Hyperion Records

Der Fischer, D225
First line:
Das Wasser rauschtí, das Wasser schwoll
composer
published in 1821 as Op 5 No 3
author of text

Recordings
'Schubert: The Complete Songs' (CDS44201/40)
Schubert: The Complete Songs
MP3 £130.00FLAC £130.00ALAC £130.00Buy by post £150.00 CDS44201/40  40CDs Boxed set + book (at a special price)  
'Schubert: The Hyperion Schubert Edition, Vol. 1 – Janet Baker' (CDJ33001)
Schubert: The Hyperion Schubert Edition, Vol. 1 – Janet Baker
MP3 £7.99FLAC £7.99ALAC £7.99Buy by post £13.99 (ARCHIVE SERVICE) CDJ33001  Archive Service; also available on CDS44201/40  
Details
Track 9 on CDJ33001 [2'10] Archive Service; also available on CDS44201/40
Track 16 on CDS44201/40 CD7 [2'10] 40CDs Boxed set + book (at a special price)

Der Fischer, D225
Schubert had an endless ability to invent different types of water music. In the first song (Das Wandern) of his Schöne Müllerin cycle he finds a motif which serves both to suggest the happily trudging miller lad and the water doing its work, driving the millstones. Inventing versatile accompaniments is the secret of writing a good strophic song. Der Fischer is in the same key of B flat as Das Wandern, and is also water music that serves more than one purpose, for this is a strophic song par excellence. Goethe thought it wrong that 'a false interest in detail' should be 'demanded and aroused' in song composition. This dogmatic statement makes durchkomponiert (through-composed) songs sound like musical pornography. But even Goethe (who ignored the compositions Schubert sent to him, this song among them) could not have objected to something as simple and direct as Der Fischer. The tune is a sturdy one; the accompaniment stirs up a storm but with the help of a few mordants and emotive horn-call bass lines can suggest the blandishments of the Lorelei-type mermaid in the middle verses. The fisherman's disappearance at the end is as peremptory as the all-purpose postlude. There is a very German strength and sweetness in all this simplicity and Schubert faithfully matches Goethe in his folk-song vein. Although the composer often created discursive and experimental songs, he was also capable of writing concise, no-nonsense music.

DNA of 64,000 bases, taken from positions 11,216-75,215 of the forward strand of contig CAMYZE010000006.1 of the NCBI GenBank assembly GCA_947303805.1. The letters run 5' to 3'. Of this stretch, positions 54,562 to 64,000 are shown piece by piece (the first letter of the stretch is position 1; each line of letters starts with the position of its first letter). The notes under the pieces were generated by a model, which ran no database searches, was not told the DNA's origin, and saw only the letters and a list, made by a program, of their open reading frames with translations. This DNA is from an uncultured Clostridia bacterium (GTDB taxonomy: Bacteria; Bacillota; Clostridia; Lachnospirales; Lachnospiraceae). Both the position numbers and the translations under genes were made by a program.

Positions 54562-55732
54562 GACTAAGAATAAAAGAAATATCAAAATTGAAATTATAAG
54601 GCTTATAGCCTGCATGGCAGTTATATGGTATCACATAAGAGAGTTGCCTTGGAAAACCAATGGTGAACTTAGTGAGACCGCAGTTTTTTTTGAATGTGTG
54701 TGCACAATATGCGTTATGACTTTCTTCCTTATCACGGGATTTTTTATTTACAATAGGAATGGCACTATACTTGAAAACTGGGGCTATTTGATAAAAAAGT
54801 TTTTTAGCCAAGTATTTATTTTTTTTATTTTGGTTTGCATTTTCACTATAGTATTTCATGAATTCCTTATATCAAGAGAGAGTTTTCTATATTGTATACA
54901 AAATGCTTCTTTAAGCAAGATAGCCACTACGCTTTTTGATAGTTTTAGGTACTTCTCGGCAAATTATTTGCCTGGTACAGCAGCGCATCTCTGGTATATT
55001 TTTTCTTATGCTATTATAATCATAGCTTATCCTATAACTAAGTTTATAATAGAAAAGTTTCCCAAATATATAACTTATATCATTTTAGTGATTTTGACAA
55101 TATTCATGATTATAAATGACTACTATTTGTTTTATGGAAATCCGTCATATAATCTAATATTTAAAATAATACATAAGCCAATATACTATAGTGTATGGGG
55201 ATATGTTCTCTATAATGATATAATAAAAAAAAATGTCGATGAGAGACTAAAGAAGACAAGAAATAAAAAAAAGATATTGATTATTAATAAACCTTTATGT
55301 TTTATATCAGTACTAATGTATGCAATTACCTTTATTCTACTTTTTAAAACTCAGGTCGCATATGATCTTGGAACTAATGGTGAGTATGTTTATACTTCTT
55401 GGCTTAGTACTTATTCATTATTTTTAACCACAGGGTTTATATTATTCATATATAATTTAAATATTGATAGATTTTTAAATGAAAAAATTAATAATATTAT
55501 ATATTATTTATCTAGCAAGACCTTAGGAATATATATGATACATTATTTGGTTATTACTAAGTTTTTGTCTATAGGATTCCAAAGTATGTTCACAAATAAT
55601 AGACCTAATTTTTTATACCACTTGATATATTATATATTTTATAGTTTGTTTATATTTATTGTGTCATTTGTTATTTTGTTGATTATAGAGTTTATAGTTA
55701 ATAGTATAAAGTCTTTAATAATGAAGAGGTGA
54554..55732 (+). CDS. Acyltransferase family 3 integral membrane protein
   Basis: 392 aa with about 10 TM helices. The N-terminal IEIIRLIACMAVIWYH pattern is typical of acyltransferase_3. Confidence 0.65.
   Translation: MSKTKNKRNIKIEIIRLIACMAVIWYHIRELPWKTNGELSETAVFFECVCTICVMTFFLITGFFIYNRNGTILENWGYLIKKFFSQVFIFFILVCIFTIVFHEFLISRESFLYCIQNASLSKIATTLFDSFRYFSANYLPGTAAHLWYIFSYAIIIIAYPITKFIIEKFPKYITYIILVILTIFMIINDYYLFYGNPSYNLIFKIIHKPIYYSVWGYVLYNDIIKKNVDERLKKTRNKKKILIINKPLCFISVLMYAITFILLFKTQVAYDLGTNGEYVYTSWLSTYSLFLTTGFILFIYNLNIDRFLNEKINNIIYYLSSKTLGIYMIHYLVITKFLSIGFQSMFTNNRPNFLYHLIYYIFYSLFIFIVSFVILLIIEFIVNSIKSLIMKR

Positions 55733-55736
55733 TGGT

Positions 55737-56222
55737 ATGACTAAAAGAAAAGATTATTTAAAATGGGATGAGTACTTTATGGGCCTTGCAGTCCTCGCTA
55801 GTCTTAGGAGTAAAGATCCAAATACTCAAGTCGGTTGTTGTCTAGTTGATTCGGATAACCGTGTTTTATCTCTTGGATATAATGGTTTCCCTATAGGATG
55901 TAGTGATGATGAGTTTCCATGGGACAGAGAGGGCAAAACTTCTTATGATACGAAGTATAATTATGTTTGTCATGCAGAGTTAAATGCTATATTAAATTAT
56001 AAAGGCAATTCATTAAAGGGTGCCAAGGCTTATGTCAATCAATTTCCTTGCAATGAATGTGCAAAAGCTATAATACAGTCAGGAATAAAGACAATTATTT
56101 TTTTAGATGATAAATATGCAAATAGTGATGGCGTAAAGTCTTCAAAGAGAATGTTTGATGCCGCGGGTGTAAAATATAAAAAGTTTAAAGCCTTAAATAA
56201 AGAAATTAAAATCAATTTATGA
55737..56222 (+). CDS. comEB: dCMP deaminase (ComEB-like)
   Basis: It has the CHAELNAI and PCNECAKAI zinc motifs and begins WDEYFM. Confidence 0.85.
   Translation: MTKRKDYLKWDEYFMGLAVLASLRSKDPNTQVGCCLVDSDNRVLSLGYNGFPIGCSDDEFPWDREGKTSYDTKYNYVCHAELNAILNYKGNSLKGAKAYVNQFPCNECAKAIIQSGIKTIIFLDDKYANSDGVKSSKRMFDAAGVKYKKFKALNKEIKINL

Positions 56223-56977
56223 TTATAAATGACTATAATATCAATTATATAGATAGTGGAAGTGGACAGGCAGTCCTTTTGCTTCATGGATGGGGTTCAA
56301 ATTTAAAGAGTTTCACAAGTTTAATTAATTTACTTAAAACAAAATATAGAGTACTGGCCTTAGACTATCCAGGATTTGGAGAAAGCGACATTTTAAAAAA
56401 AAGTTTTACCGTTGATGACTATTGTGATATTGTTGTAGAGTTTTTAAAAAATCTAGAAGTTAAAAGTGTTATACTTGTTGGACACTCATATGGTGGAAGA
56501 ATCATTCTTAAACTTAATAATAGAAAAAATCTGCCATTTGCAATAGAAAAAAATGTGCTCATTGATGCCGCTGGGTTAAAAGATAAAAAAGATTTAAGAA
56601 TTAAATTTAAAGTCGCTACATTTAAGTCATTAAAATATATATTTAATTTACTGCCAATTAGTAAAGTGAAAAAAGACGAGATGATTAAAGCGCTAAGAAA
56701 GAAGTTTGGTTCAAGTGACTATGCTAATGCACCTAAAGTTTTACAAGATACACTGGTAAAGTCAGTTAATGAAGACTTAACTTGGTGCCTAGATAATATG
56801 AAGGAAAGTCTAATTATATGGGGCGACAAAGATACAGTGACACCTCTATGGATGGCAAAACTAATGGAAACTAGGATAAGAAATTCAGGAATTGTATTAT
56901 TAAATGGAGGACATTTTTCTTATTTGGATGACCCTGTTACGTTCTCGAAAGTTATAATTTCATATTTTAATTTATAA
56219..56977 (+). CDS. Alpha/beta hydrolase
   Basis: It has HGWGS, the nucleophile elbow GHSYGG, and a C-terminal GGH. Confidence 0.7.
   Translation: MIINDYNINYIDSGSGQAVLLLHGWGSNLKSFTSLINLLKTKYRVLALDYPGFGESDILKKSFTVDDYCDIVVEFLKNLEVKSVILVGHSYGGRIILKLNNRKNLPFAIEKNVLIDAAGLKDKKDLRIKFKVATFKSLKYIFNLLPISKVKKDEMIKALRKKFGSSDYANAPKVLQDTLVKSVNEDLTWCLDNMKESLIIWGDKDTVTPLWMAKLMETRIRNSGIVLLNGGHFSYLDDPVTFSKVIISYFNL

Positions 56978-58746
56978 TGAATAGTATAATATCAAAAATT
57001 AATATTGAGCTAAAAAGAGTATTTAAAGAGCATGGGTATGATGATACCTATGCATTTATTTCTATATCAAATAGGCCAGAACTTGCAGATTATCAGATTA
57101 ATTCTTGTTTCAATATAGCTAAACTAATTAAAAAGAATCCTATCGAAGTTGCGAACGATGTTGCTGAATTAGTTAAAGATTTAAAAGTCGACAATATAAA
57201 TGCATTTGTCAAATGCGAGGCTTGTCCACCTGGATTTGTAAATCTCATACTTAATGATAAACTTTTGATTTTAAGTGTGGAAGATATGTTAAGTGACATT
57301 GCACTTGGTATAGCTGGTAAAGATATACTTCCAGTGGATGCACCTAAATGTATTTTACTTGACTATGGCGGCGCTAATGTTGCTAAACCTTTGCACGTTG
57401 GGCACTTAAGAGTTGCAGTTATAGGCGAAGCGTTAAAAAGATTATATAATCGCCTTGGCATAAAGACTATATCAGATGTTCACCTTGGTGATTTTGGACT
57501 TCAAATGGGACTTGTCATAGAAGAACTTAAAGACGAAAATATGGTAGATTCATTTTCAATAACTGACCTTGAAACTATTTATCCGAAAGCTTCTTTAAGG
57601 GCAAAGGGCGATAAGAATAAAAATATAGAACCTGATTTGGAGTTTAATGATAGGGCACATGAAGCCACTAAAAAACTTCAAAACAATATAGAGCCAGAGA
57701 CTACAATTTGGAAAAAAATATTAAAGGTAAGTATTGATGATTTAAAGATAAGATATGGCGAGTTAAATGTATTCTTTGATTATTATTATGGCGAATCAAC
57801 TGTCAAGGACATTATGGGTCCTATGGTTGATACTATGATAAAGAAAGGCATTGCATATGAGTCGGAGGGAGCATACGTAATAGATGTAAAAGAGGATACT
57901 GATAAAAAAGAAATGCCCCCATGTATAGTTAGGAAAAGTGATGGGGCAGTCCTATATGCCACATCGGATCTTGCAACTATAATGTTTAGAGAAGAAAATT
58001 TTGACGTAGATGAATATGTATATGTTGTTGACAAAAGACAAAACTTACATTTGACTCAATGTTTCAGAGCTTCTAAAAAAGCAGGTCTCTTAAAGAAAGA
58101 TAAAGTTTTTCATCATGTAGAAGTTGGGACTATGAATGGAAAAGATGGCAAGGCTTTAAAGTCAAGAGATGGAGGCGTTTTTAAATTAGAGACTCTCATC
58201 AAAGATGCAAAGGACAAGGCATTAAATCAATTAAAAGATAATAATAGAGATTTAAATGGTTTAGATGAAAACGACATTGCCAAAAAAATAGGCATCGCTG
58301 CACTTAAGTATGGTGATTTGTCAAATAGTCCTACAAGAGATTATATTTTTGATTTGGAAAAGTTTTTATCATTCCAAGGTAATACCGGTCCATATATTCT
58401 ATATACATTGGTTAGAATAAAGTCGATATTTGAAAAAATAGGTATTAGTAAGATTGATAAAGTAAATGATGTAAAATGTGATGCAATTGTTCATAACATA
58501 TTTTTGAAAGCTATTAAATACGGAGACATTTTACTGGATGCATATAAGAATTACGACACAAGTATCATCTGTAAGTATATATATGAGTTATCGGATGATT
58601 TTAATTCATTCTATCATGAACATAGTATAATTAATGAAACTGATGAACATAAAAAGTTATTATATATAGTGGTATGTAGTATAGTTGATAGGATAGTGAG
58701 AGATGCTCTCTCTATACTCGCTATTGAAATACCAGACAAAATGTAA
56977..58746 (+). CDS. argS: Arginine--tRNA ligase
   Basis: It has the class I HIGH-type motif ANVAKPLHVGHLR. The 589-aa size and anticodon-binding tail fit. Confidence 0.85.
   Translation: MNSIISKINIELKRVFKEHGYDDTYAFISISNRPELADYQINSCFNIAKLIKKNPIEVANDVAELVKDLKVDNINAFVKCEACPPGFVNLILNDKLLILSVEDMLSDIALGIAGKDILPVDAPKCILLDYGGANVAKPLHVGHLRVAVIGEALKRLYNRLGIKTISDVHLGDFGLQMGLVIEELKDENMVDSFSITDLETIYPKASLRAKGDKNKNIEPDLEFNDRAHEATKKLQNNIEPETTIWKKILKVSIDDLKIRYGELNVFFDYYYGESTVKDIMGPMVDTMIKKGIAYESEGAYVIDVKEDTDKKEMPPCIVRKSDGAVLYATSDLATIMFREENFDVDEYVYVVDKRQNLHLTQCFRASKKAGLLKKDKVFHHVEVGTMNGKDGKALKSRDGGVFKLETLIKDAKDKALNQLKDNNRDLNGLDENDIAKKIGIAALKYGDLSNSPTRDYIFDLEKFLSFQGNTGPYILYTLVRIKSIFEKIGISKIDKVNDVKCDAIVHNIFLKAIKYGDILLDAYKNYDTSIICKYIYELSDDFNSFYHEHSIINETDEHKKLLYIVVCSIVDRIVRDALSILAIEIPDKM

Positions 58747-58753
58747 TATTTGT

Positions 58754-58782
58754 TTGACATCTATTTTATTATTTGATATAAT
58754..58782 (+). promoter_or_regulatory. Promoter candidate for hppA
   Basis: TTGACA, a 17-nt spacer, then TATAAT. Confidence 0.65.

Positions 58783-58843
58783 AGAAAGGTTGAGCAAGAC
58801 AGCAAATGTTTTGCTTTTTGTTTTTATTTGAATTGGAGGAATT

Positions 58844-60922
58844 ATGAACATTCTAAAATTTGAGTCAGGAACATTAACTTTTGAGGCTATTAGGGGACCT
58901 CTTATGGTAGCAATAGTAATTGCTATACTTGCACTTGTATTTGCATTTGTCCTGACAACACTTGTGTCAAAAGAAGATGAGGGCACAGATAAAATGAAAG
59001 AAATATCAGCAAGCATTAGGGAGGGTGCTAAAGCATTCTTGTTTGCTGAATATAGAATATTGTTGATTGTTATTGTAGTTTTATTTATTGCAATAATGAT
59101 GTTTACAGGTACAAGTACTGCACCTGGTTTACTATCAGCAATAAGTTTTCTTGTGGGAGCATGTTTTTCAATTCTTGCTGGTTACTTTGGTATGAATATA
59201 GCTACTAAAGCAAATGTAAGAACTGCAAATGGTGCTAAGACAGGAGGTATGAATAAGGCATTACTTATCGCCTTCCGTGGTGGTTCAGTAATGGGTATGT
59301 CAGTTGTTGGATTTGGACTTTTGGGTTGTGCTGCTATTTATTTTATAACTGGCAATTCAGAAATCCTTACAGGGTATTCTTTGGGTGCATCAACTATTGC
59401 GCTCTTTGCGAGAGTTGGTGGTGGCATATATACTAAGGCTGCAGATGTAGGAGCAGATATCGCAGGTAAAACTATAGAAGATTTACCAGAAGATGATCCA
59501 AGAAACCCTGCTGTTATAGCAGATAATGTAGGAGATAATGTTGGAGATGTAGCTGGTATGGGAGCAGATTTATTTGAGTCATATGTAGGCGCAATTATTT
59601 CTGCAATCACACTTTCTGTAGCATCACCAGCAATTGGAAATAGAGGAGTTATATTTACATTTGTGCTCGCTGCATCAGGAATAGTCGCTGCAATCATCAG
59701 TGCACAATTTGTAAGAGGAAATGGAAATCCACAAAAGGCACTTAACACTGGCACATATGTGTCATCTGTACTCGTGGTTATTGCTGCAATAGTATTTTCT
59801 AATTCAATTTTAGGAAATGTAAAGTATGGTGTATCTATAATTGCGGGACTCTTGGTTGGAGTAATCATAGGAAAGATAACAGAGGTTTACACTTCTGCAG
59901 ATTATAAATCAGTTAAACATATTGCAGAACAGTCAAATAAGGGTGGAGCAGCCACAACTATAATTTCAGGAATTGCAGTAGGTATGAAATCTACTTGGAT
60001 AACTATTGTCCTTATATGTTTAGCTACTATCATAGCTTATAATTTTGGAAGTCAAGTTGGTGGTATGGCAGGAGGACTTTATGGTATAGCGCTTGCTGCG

from notes by Graham Johnson © 1988

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